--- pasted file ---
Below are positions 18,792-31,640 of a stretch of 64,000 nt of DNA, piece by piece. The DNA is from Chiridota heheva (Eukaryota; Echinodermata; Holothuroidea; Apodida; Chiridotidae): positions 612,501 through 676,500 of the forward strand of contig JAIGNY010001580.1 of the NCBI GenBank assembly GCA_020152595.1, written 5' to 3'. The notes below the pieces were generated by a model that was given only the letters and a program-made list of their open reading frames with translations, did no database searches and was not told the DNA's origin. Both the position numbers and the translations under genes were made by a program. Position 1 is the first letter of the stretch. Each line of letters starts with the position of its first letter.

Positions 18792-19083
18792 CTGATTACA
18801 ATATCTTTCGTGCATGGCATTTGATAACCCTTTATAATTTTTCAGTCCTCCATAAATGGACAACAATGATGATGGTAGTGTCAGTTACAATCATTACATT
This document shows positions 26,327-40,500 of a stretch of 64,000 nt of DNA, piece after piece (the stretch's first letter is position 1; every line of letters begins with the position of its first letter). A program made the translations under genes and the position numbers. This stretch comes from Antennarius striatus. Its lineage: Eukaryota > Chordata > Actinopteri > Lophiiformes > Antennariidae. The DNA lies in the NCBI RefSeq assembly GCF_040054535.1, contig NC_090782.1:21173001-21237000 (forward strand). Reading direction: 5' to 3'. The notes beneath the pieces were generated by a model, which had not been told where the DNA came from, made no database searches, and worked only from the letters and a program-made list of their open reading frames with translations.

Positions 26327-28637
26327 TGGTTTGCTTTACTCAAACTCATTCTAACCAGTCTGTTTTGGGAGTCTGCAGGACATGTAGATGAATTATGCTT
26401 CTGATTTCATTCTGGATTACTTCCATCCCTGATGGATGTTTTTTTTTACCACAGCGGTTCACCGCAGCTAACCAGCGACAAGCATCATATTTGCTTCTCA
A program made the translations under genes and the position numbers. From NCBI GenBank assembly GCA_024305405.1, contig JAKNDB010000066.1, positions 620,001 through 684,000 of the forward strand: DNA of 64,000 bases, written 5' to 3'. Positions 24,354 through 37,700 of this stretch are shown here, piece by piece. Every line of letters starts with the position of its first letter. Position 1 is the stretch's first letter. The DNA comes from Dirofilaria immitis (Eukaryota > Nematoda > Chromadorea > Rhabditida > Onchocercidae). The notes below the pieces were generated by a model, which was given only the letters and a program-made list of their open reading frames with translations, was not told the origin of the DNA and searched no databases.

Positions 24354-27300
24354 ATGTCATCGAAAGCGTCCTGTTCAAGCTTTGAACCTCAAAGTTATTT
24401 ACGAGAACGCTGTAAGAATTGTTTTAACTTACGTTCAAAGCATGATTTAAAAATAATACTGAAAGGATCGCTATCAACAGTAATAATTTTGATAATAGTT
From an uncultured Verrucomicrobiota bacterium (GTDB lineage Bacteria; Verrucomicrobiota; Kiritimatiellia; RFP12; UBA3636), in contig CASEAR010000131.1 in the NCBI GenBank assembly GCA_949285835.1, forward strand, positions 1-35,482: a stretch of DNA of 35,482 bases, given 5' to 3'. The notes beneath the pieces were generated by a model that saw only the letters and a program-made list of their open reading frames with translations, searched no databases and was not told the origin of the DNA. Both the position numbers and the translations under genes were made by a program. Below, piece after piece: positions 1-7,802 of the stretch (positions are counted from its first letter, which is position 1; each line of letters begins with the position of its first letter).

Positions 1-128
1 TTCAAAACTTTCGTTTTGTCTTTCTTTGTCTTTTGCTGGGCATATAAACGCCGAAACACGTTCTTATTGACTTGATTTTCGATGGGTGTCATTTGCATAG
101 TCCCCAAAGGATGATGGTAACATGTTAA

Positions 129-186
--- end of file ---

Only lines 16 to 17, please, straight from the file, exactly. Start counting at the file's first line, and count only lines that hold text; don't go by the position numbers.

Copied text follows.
101 TCCCCAAAGGATGATGGTAACATGTTAA

Positions 129-186